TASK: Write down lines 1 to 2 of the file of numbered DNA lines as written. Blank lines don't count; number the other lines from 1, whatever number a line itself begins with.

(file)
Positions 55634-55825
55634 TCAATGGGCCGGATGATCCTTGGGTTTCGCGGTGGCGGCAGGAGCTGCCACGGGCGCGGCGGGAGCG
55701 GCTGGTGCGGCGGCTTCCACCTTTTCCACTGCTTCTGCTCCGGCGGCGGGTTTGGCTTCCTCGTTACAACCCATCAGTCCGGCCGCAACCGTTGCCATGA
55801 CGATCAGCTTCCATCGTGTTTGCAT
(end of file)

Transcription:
Positions 55634-55825
55634 TCAATGGGCCGGATGATCCTTGGGTTTCGCGGTGGCGGCAGGAGCTGCCACGGGCGCGGCGGGAGCG